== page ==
The author

Jochen A. Werner is Chairman of the Board of the University Hospital Essen.

(Photo: dpa, Essen University Hospital)

congested emergency rooms, Stop admission in children’s hospitalsthe lack of medicines, the shortage of general practitioners and now also the lack of blood supply: what is it that still works in our health system?

A lot of people have wondered that in recent weeks. I would like to give the thumbs up and say that the current contagion situation, the high rate of sick leave among employees and an unfortunate chain of circumstances in general are the triggers for the disaster mood.

But that would be only half the truth. Rather, we should finally stop talking about repeated crisis scenarios as a temporary ailment of the health system. They are not coincidence, but symptoms of a deep structural crisis in our health system and in society.

What are the reasons for undesirable developments? The number of shortcomings is too vast and the implications too profound for a full analysis here.

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I will limit myself, therefore, to the two most important factors: the impact of demographic change on healthcare, which has been completely underestimated so far, and the digitization offensive that has been missing for decades.

Health care financing is out of control

The nursing shortage, which indeed has long been a shortage of skilled workers in all professional groups, is becoming a limiting factor in healthcare in Germany. Germany. As society ages, not only are more and more people retiring with their experience.

These people also reappear in the health system, but not as nurses or doctors, but as sick people or people in need of care. The growing imbalance between service providers and service recipients will push the health system to its limits.

And not only in medical terms, but also in economic terms, because the financing of health is getting out of control. In 2022, the federal subsidy to the health fund was already almost 30 billion euros. This is almost double what it was in 2019. These ultimately debt-financed expenditures are covering structural problems in the health system that would otherwise affect policyholders in the form of higher health insurance contributions.

Due to demographics that cannot be changed, the second system failure stings even more, namely digitization still fallow. It could be a core solution, a real game changer.

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Instead, for years we have only seen stagnation in relation to grotesque failures, such as the widespread uselessness of the electronic patient record (EHR); the downright bizarre termination of the e-prescribing pilot program over privacy concerns; the still missing use of an electronic identity or the implementation of the law of the hospital future, which is dying in time.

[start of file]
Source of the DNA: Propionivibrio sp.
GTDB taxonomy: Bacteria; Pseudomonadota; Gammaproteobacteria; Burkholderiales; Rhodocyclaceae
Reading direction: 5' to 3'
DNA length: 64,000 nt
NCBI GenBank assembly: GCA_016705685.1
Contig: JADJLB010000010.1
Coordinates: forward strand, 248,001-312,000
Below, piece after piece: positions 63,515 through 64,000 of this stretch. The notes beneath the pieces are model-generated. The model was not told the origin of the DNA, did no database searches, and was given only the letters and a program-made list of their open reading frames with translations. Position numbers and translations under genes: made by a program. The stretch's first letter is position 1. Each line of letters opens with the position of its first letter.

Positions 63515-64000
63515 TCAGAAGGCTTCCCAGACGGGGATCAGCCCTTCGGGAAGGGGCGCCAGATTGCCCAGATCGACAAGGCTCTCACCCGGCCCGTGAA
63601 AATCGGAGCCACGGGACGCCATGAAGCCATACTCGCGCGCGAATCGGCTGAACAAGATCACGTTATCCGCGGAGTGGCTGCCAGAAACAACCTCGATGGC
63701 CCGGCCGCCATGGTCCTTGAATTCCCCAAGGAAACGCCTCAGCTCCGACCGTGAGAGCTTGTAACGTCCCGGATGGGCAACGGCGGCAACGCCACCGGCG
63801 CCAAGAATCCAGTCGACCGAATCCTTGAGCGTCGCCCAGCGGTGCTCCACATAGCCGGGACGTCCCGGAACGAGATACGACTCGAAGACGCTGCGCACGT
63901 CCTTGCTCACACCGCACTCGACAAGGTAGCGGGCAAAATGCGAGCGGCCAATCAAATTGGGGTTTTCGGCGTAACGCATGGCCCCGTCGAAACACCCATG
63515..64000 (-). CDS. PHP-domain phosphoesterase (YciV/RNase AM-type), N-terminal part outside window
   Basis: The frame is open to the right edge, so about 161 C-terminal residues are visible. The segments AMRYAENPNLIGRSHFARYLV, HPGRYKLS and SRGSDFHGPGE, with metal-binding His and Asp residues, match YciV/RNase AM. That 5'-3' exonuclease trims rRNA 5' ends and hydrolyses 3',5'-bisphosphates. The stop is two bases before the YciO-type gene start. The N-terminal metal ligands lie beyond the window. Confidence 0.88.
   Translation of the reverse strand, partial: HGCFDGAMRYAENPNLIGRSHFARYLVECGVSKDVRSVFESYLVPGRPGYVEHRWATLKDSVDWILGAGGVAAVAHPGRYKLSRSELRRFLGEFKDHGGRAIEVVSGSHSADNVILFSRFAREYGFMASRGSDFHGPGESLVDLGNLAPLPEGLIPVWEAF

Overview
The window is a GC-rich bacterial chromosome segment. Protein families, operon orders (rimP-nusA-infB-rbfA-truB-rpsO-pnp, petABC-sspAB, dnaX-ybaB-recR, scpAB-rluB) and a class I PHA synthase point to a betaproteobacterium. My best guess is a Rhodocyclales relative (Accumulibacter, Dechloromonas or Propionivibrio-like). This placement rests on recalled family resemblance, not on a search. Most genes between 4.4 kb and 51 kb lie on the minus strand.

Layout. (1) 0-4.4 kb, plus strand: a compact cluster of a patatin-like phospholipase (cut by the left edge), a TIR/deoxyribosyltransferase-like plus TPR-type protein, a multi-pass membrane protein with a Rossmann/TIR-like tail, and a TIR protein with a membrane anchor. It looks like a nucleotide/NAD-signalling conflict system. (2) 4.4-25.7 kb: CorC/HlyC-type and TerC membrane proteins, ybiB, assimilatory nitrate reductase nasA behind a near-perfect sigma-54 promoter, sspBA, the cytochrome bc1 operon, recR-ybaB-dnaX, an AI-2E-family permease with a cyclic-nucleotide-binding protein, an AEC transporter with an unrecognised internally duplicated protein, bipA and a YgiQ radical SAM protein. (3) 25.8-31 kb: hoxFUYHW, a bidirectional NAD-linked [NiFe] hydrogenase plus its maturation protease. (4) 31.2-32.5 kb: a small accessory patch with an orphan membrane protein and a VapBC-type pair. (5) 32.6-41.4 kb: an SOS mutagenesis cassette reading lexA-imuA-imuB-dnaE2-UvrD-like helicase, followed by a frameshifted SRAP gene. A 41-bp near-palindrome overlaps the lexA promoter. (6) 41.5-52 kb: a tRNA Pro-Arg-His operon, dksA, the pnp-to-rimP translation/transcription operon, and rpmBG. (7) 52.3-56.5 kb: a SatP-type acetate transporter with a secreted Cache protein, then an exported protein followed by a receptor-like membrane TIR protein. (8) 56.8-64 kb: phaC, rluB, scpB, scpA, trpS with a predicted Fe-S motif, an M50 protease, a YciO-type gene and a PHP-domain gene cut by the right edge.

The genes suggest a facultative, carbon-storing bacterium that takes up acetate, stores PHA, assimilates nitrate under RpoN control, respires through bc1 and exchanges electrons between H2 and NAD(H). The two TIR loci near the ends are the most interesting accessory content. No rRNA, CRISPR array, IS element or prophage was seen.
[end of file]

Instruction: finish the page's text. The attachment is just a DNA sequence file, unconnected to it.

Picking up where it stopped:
The deep deficits in the health system are based on past omissions and cannot be solved in the short or medium term. They can only be managed in the best possible way. And above all, fast: every day of hesitation exacerbates the problems.

Lauterbach hospital reform falls short in many ways, but it’s a start

The hospital reform initiated by the Federal Minister of Health Lauterbach is by no means a revolution and falls short in many respects. Above all, it avoids the fact that we have excess capacity of hospital beds and clinics in Germany. About 30 percent of clinics could be closed, repurposed or merged without the quality of healthcare suffering as a result.

The specification of content and time objectives is also missing. However: Lauterbach’s reform is based on an accurate analysis, it contains sensible approaches and, above all, it is the first reforming impulse that would have to be taken seriously in what seemed like an eternity.

In one fell swoop, it will not break the vicious circle of the health system or the dominance of particular interests or the associated lack of will to change and the brake on federalism. But hospital reform can and should be the starting signal for a fundamental modernization of the health system, the first step in what is unfortunately still a long road.

In this sense, 2023, the year in which the second half of the legislative period begins, will be the year of the irreversible substantive decision on the question of whether the health system will be capable of ensuring its efficiency and affordability.

Or if we remain unable to act here and at some point look back in amazement at the ruins of a system that once worked, like the railways. armed forcestransport infrastructure and basically also education.
The author:
Jochen A. Werner is Chairman of the Board of the University Hospital Essen.

More: “Hospitals are in an emergency”: the hospital reform should be completed by the summer

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